After a prepared statement has been evaluated by one or more calls to sqlite3_step(), it can be reset in order to be evaluated again by a call to sqlite3_reset(). Using sqlite3_reset() on an existing prepared statement rather creating a new prepared statement avoids unnecessary calls to sqlite3_prepare(). In many SQL statements, the time needed to run sqlite3_prepare() equals or exceeds the time needed by sqlite3_step(). So avoiding calls to sqlite3_prepare() can result in a significant performance improvement.

http://www.sqlite.org/cintro.html

In your case, rather than preparing a new statement each time, you could try binding new values to your existing statement.

All this said, I think the indexes might be the actual culprit, since the time keeps increasing as you add more data. I am curious enough about this where I plan to do some testing over the weekend.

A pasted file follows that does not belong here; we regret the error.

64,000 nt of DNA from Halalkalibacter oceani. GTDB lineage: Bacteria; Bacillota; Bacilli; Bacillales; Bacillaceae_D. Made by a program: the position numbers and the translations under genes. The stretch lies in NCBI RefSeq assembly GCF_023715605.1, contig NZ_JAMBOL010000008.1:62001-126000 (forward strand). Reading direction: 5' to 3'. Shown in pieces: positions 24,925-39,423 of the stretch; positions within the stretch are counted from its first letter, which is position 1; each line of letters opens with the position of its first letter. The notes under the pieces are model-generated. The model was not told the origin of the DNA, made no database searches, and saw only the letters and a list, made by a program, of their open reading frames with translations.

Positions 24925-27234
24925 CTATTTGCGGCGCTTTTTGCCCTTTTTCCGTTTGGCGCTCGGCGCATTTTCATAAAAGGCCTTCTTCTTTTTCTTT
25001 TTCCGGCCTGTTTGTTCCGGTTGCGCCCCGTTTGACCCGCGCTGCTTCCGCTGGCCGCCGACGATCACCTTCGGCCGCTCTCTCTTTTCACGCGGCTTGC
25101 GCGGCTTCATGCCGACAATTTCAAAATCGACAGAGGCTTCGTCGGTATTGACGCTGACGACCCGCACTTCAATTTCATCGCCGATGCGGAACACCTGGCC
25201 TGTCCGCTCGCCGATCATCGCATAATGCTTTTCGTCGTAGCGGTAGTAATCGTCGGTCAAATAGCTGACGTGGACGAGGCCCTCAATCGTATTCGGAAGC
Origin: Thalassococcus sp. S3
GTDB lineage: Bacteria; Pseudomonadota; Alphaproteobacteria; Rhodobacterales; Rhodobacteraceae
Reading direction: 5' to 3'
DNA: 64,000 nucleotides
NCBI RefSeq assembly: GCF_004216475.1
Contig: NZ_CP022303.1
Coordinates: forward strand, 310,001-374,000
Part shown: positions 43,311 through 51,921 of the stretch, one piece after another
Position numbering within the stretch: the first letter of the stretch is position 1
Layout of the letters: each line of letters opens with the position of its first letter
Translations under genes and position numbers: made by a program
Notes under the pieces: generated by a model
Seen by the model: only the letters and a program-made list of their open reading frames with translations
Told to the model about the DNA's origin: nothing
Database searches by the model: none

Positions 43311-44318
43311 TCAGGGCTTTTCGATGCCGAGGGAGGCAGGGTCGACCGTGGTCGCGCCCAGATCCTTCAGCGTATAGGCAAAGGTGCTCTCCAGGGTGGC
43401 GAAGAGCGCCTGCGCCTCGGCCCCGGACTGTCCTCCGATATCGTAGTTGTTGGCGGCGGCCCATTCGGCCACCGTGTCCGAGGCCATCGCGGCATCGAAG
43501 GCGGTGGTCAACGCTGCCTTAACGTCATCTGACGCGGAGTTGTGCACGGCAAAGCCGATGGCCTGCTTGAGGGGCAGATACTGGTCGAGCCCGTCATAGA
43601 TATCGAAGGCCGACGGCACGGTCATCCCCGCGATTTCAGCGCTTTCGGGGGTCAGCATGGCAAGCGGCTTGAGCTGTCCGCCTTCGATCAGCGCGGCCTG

share|improve this answer
    
I can move the "BEGIN TRANSACTION" and "END TRANSACTION" prepare/finalize to outside the loop, but surely the main insert statement has to be re-done every time, since the parameters are different every time? Anyway, without the index tables being present, the entire operation flies along - the addition of those somehow slows it all down. Thanks for pointing out the overuse though. –  Brian O'Kennedy Jul 2 '10 at 15:18
    
Ah, I see you just updated your comment! thanks for the help, much appreciated. –  Brian O'Kennedy Jul 2 '10 at 15:19
    
+1 Definitely build the query once, and use binding. –  maxwellb Jul 2 '10 at 15:26
    
I've modified my code to build the query once and bind for subsequent inserts. Runtime down from 19 seconds to 15 seconds for the version without an index, so that certainly helps. However, the index version is still slow. –  Brian O'Kennedy Jul 2 '10 at 15:34
    
I have one more idea, which I will post shortly. –  Robert Harvey Jul 2 '10 at 15:40

Consider using a table for new inserts of the given day, without an index. Then, at the end of each day, run a script which will: